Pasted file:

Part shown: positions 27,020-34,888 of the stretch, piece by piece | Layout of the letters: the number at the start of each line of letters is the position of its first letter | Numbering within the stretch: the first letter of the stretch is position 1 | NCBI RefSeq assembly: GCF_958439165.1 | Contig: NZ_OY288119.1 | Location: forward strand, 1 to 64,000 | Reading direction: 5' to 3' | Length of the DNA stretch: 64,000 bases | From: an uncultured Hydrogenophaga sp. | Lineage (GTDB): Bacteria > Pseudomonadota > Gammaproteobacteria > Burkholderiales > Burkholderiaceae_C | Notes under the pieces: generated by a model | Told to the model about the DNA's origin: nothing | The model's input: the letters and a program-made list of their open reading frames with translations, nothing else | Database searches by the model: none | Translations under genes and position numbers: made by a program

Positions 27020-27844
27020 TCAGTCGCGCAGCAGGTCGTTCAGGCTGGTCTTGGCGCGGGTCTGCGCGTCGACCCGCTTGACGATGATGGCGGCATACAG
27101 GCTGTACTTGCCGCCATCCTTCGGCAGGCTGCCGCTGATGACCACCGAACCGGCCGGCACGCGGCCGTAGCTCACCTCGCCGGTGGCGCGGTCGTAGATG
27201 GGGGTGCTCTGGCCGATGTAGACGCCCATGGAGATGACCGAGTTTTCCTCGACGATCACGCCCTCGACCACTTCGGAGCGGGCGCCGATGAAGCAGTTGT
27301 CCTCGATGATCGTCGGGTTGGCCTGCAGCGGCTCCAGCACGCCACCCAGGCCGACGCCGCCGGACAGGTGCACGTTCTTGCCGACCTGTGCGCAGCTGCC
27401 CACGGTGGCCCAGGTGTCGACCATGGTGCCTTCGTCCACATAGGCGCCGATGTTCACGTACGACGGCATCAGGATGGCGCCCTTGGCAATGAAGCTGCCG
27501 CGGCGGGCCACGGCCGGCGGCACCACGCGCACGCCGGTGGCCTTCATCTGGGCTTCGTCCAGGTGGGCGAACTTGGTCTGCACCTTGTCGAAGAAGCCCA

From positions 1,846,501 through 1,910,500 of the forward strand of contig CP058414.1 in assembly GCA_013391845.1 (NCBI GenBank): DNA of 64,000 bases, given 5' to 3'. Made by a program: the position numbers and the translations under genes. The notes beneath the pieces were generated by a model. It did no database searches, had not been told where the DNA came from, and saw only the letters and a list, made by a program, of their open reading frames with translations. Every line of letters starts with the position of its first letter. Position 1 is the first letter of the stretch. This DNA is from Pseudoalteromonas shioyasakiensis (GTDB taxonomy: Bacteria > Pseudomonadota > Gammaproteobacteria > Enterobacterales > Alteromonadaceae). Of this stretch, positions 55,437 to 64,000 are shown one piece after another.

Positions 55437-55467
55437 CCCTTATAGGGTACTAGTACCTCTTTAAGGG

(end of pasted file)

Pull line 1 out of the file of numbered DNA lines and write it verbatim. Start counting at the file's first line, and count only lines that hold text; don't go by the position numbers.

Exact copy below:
Part shown: positions 27,020-34,888 of the stretch, piece by piece | Layout of the letters: the number at the start of each line of letters is the position of its first letter | Numbering within the stretch: the first letter of the stretch is position 1 | NCBI RefSeq assembly: GCF_958439165.1 | Contig: NZ_OY288119.1 | Location: forward strand, 1 to 64,000 | Reading direction: 5' to 3' | Length of the DNA stretch: 64,000 bases | From: an uncultured Hydrogenophaga sp. | Lineage (GTDB): Bacteria > Pseudomonadota > Gammaproteobacteria > Burkholderiales > Burkholderiaceae_C | Notes under the pieces: generated by a model | Told to the model about the DNA's origin: nothing | The model's input: the letters and a program-made list of their open reading frames with translations, nothing else | Database searches by the model: none | Translations under genes and position numbers: made by a program